Built in 1972, by Main Iron Works Incorporated of Houma, Louisiana (hull #264) as the Pathfinder for the Interstate Oil Transportation Company of Philadelphia, Pennsylvania.
At the time, the Interstate Oil Transportation Company operated two fleets. Their Northeast Fleet, which was referred to as the "Green Fleet." Operated in Philadelphia, Pennsylvania. And their Southern Fleet, which was referred to as the "White fleet" which operated out of Tampa, Florida.
In 1981, the Interstate Oil Transportation Company was acquired by the Southern National Resources Company of Birmingham, Alabama. The new company was named the SONAT Marine Company Incorporated of Birmingham, Alabama. Where the tug retained her name.
In 1987, the SONAT Marine Company was acquired by the the Maritrans Operating Partnership of Tampa, Florida. Where the tug retained her name. Maritrans was formed by group of managers from the SONAT Marine Company. Who offered to form a partnership to raise the funds necessary to purchase the company. These eleven partners included some individuals who had worked for the Interstate Oil Transportation Company since the 1950's.
In March of 1989, the Exxon Valdez ran aground in Prince William Sound near Valdez, Alaska. And in 1990, the Oil Pollution Act of 1990 was passed calling for the double hulling of all petroleum carrying vessels by January 1st of 2015. As well, as other stipulations that effected Maritrans including manning, preparedness, and spill prevention. Maritrans filed suit to fight the stipulations set fourth by OPA '90.
By the mid 1990's, the Maritrans Operating Partners had begun to consolidate its business. By first, backing out of the black oil trade, and carrying only petroleum products and petrochemicals. The phosphate trade, and local transportation in Baltimore, Maryland that was part of the Harbor Towing subsidiary did not fit into Maritrans's new business model. As Maritrans backed out local transportation companies emerged, and established operations in the area. They included the Bouchard Transportation Company of Melville, New York and the Vane Brothers Company of Baltimore, Maryland.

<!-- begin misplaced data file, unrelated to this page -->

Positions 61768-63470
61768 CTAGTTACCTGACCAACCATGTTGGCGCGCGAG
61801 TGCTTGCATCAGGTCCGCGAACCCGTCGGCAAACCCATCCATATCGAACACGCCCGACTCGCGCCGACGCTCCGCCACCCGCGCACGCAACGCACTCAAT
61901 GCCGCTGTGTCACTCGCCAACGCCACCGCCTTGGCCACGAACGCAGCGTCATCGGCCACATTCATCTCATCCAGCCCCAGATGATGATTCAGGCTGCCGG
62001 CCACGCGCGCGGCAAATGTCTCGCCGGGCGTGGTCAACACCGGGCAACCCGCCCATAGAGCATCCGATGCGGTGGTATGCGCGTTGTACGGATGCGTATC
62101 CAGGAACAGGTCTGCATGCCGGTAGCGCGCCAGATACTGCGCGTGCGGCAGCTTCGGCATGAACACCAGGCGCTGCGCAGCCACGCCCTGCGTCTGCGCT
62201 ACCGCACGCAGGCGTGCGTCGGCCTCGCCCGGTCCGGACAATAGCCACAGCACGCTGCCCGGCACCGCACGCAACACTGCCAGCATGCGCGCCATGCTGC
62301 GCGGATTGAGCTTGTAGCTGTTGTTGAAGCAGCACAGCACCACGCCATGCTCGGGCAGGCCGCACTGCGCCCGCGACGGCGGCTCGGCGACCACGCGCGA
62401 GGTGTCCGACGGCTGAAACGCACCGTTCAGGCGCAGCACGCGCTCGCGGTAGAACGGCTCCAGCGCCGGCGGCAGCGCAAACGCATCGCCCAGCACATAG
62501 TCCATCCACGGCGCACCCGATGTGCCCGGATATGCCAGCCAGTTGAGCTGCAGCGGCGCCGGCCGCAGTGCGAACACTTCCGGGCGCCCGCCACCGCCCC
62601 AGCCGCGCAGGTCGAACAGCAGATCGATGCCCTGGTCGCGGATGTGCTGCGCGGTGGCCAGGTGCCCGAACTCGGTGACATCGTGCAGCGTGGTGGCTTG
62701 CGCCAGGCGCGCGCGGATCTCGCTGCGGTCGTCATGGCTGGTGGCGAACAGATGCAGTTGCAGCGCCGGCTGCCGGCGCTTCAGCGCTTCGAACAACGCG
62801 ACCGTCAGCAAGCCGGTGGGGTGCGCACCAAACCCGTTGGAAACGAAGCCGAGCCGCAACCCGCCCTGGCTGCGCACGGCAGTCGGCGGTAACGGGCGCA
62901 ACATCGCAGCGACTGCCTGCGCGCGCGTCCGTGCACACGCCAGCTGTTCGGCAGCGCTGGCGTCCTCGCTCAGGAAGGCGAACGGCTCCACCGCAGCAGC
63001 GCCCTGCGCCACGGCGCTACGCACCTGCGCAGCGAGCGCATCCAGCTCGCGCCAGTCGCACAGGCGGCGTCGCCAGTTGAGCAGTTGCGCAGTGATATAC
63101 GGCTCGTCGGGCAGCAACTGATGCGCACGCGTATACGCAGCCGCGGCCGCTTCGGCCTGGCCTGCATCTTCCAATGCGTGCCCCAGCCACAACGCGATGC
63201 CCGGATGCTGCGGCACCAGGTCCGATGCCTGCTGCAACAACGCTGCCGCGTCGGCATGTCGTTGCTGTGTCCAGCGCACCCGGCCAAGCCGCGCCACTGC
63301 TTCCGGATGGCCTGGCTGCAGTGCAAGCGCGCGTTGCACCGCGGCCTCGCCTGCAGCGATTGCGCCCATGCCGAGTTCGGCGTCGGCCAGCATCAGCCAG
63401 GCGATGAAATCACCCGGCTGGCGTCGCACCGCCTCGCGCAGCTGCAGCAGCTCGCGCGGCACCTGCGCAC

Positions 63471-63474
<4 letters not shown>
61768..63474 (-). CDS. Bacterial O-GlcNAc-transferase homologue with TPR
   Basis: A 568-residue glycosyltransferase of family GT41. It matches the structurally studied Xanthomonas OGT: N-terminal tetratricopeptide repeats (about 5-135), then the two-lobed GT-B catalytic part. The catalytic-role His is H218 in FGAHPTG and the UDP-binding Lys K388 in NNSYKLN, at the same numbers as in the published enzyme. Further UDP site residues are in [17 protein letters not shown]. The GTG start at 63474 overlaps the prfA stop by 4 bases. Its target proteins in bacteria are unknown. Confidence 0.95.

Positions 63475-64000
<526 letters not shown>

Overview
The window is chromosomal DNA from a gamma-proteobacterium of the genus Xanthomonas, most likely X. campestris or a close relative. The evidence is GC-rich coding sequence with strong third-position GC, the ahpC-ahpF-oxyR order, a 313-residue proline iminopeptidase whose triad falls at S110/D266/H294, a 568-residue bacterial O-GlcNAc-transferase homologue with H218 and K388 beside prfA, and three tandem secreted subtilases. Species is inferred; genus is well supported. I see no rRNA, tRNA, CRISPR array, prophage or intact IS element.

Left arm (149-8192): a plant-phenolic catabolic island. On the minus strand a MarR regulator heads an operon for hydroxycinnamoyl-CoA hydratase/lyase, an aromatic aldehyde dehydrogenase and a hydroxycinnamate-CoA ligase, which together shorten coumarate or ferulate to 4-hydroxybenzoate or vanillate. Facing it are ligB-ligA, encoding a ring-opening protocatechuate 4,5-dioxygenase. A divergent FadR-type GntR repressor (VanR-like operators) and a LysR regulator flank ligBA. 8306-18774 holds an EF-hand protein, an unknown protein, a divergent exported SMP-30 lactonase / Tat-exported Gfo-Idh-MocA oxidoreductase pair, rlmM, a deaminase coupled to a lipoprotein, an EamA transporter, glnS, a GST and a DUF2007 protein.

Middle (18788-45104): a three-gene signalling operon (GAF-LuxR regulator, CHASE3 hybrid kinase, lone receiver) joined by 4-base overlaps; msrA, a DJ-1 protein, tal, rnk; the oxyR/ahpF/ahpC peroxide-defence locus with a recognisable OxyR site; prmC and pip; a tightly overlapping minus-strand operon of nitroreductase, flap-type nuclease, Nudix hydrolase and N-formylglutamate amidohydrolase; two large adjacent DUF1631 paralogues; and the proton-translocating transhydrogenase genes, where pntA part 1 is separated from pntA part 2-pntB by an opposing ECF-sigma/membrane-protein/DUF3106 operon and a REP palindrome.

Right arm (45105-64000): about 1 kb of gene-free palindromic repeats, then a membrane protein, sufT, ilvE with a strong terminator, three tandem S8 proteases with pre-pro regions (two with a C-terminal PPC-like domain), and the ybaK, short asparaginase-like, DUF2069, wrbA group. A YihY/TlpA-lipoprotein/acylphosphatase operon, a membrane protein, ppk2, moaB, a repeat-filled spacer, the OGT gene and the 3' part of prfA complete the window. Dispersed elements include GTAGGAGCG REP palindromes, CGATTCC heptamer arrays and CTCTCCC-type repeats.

In 1994, the tug was acquired by the Dahl Tug and Barge Company of Seattle, Washington. Where she retained her name.
In 1998, she was acquired by the Milton Point Investments Company of Rye, New York. Where the tug retained her name.
In 2007, the tug was acquired by Dana Marine Services Incorporated of Theodore, Alabama. Where she retained her name.
In 2007, she was acquired by the Norfolk Tug Company of Norfolk, Virginia. Where the tug retained her name.
In 2007, the Norfolk Tug Company rebuilt the at Lyon Shipyard in Norfolk, Virginia. Where the tug underwent significant renovations including steel, internal wiring, stern fendering. This work included interior improvements, and rebuilding. The tug's main engines were torn down, and re manufactured.
In 2008, she was refitted two new fuel efficient, John Deer/Kohler generators. And her Lufkin reduction gears were rebuilt. Her shafts, and rudder where reworked. This also included the addition of an improved upper wheelhouse house that provided for 41(ft) height of eye.
Powered by two, Caterpillar D 399 S diesel engines. With Lufkin RLS4218 reduction gears, at a ratio of 6:1. Turning two, 102(in) by 86(in), stainless steel, fixed pitch propellers. For a rated 2,250 horsepower.
Her electrical service is provided by two, John Deere 4045tFM75A generator sets. The tug's capacities are 45,000 gallons of fuel, 800 gallons of lube oil, and 4,000 gallons of water.
The towing equipment consists of a single drum, Smatco towing winch. And a Smatco capstan fitted on her stern. With two, hydraulic push winches mounted on her bow. Outfitted with 1.75(in) towing wire.
(Captain Eric Takakjian, Kyle Stubbs)